A union launched an organizing campaign to represent route drivers and dispatchers, and introduced them to its outside counsel. The employees and the attorneys then entered an attorney-client agreement specifying that the union would pay all attorneys’ fees. The union later filed a National Labor Relations Board (NLRB) petition to represent the employees. Days later, the attorneys filed federal and state wage and hour claims against the employer. The union won the election, and the employer challenged the election results because of the timing of the union-funded lawsuit. The NLRB set aside the election and ordered a new one, ruling that such lawsuits are barred during the critical election period. The NLRB reasoned that a union-funded lawsuit filed during the critical period was akin to an employer granting wage increases in anticipation of a presentation election; both acts could be viewed as a gratuitous benefit and induce support in a manner unrelated to the merits of representation. The NLRB believes that a rule barring such lawsuits during the critical election period better protects employee free choice in a representation election. Employers must be mindful that unions are still permitted to educate employees concerning their labor rights and refer employees to counsel during the critical period, so long as they do not fund the litigation.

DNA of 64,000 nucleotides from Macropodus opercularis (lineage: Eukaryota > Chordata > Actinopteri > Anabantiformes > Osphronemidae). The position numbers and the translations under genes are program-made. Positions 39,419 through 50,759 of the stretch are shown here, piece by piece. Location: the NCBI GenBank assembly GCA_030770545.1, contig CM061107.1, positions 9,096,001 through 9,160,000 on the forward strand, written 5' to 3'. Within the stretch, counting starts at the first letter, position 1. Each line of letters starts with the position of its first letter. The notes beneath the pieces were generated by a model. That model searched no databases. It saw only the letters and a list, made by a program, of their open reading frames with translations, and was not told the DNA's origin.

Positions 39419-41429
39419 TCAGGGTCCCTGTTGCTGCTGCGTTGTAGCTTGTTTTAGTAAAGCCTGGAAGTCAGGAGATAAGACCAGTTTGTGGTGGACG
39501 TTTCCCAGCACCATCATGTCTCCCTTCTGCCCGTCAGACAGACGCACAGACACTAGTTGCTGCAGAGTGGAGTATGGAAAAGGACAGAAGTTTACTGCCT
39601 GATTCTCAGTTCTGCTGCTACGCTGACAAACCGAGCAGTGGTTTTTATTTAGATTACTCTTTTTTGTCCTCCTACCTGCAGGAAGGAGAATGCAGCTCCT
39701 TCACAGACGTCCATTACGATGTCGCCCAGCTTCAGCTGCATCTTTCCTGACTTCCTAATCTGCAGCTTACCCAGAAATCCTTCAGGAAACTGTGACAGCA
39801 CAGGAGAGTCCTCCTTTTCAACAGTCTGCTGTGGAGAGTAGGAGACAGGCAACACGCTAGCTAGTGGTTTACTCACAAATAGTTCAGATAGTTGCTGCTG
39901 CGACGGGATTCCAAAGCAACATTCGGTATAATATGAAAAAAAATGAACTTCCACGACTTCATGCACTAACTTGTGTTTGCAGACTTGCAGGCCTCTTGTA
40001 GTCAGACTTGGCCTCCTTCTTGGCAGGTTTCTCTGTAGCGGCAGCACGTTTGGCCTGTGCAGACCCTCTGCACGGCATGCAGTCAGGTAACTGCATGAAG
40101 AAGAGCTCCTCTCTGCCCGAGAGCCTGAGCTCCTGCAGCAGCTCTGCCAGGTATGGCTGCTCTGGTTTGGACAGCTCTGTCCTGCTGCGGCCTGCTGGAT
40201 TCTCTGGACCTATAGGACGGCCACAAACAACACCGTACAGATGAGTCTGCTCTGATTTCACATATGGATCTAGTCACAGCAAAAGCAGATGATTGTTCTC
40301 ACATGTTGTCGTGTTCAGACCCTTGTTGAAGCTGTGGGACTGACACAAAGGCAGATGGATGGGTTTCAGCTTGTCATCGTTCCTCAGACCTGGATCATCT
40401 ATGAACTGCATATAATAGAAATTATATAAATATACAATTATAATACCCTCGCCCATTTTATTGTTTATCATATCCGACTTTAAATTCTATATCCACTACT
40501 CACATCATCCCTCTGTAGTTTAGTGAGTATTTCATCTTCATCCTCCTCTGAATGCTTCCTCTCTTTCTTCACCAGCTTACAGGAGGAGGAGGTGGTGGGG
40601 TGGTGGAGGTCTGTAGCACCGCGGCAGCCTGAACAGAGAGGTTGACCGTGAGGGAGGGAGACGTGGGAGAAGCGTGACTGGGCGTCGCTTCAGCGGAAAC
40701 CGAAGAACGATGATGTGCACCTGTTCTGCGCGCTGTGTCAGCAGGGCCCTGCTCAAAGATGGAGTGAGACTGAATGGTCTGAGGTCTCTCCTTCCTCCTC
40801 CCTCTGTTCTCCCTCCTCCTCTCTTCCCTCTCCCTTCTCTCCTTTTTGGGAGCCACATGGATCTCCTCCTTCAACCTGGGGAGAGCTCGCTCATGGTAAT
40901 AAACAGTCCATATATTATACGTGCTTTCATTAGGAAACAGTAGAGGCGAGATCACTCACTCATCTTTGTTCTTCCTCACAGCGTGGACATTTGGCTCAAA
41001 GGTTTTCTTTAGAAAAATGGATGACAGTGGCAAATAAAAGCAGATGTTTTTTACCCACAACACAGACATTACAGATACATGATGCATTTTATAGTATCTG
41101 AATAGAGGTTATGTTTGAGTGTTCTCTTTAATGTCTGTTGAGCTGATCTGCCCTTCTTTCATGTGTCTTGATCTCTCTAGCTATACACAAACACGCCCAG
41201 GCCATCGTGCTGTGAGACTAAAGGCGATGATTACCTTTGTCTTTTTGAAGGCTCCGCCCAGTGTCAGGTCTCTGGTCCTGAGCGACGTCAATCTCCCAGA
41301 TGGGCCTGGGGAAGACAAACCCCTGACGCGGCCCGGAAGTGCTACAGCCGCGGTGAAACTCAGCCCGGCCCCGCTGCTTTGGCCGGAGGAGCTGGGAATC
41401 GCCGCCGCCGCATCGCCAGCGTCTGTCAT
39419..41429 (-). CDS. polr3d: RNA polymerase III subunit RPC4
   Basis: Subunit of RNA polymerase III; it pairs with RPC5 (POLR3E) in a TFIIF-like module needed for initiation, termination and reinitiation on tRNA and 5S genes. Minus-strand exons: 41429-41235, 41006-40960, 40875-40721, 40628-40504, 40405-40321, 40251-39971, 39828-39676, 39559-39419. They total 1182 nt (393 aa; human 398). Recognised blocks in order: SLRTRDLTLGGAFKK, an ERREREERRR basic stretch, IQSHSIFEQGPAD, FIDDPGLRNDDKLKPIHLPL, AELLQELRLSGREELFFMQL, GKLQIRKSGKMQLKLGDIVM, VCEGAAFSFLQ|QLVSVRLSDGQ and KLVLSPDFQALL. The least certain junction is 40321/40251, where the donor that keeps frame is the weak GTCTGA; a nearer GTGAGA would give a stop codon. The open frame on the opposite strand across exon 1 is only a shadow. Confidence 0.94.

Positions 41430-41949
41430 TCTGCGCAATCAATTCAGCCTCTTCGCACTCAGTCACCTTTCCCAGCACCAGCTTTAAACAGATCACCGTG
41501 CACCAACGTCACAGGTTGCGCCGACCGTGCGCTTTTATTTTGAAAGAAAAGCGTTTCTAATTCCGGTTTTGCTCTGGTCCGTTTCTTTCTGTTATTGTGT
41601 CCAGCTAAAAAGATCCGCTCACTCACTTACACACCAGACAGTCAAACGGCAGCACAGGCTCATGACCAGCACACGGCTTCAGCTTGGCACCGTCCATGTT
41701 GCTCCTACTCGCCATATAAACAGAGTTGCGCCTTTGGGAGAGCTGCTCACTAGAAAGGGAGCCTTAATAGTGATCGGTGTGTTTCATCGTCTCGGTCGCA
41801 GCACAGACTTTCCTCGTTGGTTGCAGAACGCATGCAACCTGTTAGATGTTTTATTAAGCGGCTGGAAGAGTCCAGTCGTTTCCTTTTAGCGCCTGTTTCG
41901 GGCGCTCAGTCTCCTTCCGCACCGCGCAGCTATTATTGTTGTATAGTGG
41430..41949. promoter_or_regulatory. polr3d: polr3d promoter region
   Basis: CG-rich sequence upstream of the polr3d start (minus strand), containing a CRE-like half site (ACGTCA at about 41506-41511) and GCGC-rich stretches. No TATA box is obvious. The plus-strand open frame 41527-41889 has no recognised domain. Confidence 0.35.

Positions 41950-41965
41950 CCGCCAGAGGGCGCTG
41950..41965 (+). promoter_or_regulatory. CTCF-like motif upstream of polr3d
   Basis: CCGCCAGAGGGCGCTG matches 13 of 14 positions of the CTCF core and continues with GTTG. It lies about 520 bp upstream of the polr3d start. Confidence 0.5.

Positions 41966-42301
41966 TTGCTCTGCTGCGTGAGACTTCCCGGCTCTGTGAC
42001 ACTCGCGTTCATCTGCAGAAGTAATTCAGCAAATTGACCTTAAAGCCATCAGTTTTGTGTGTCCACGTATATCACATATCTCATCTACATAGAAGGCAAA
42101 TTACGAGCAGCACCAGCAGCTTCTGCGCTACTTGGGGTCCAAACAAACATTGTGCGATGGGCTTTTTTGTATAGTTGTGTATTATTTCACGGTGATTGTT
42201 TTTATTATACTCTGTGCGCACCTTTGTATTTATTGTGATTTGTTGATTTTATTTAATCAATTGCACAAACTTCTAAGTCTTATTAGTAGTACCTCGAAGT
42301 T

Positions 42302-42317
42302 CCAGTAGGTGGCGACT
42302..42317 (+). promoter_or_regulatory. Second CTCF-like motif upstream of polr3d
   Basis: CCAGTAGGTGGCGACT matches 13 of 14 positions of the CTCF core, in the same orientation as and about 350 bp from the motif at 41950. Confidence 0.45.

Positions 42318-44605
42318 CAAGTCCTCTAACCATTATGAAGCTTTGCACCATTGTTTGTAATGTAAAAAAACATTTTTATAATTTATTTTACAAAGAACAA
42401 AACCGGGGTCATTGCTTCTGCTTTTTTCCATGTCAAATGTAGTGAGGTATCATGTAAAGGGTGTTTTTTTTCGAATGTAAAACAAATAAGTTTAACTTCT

Stericyle, Inc., 32-RC-5603 (NLRB Aug. 23, 2011)
For more information, please contact your Hinshaw attorney.

Federal Government’s Increased Focus on Independent Contractor Issues

On September 19, 2011, the U.S. Department of Labor announced that it had signed agreements with the Internal Revenue Service (IRS) and several states to share information about workers who are improperly classified as independent contractors. Both minimum wage and overtime enforcement will be the object of greater enforcement, as well as the subjects of federal taxes, unemployment compensation and workers' compensation. Connecticut, Hawaii, Maryland, Massachusetts, Minnesota, Missouri, Montana, Utah and Washington are involved, with Illinois and New York indicating that they will join soon.